"A perfect example of this is computer programming. One of the most difficult things about programming is going back, finding bugs and fixing them. Anyone who has ever done this knows how important it is to break down the programming into small self contained modules and steps that can be isolated so they can be debugged." Even unit (module) testing and integration testing has its limitations. I prefer to use prototyping, where you start with only a stub of a program and add and test only one new thing at a time. The program is then perfectly correct at each stage of development. Kind of like Saxon or Kumon Math. -- SteveH - 26 Oct 2005
The image was problematic for me too, and I think it is because it tries to show too much in too few steps. How about this image: -- DougSundseth - 26 Oct 2005
It is very dificult to achieve mastery even in a highly structured program like DI. Much trial and error is needed before the process is successful. This is why I'm interested in Kumon. Those worksheets have been around for 50 years (I think it is), used by I don't know how many millions of children. They've had a long test-run. -- CatherineJohnson - 26 Oct 2005
I prefer to use prototyping, where you start with only a stub of a program and add and test only one new thing at a time. The program is then perfectly correct at each stage of development. Kind of like Saxon or Kumon Math. That's Kumon to the max, I'd say. (Saxon, not so much, only because the Homeschool edition is so darn splintered. Apparently the school version is much better.) -- CatherineJohnson - 26 Oct 2005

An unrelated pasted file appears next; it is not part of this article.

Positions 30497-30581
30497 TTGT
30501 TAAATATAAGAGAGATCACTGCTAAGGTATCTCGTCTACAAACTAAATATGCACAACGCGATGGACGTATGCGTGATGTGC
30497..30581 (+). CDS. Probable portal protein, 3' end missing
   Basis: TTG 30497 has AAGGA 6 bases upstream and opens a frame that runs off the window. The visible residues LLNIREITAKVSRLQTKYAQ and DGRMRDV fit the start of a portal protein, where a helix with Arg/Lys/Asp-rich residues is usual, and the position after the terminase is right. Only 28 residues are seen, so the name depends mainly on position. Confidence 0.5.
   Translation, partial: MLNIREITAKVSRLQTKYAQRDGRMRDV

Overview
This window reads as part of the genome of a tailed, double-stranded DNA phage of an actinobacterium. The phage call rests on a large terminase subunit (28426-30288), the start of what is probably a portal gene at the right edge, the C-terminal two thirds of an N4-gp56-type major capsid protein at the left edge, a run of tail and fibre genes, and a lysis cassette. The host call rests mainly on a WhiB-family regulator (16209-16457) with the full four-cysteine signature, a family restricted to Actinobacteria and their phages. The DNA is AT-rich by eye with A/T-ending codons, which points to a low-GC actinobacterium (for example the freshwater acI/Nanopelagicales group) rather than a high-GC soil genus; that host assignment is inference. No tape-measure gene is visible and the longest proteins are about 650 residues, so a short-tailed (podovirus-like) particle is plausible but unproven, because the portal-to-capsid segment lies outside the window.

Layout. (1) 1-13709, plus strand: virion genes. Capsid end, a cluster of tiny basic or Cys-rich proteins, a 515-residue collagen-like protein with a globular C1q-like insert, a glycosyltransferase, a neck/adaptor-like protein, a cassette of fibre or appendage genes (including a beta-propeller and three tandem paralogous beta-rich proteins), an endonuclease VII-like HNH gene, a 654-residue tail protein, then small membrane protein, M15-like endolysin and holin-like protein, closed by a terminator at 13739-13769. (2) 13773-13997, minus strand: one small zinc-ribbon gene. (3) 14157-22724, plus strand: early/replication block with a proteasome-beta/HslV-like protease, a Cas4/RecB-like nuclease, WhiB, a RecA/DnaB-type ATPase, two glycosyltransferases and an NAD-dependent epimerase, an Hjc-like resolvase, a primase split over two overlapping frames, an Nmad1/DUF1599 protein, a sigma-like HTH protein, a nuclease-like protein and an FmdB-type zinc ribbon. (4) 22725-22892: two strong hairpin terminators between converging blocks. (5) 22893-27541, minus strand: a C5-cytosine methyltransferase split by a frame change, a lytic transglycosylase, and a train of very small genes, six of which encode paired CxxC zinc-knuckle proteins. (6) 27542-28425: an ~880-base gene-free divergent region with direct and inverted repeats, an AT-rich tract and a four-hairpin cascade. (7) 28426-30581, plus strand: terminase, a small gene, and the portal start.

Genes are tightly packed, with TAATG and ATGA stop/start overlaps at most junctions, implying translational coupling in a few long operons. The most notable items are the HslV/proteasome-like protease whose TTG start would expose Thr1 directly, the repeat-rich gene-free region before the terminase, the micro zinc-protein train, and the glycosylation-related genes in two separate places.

OK, looking at Doug's chart....I get confused about what the problem being solved is. Is it 2 times 8, or 2 times 16? -- CatherineJohnson - 26 Oct 2005
Let's see....oh, OK. It's TWO TIMES, so we have TWO of the THREEPLUSFIVE.... -- CatherineJohnson - 26 Oct 2005
I'm thinking.....the chart (which is incredibly beautiful! Doug's charts make me WANT to learn math!)....I'm thinking the numerical version of the problem should probably be written to the left... I have to draw this myself, and see why I'm getting confused. -- CatherineJohnson - 26 Oct 2005
2 x 8 I was reading recently that Microsoft recently scrapped all its new Longhorn Windows code because it had gotten so complex that it was impossible to debug properly. They started over from scrath and rewrote all the code in small steps so that it could be tested and error free before it was incorporated into the new OS. Now windows is a complicated beast, but education is far worse. Can't find the link from quick googling. -- KDeRosa - 26 Oct 2005
How about this one: I think the curly braces were more confusing than helpful. I also added an explicit statement of the distributive property in two places. -- DougSundseth - 26 Oct 2005 oops--haven't seen your new effort yet--here's what I drew, just sitting here: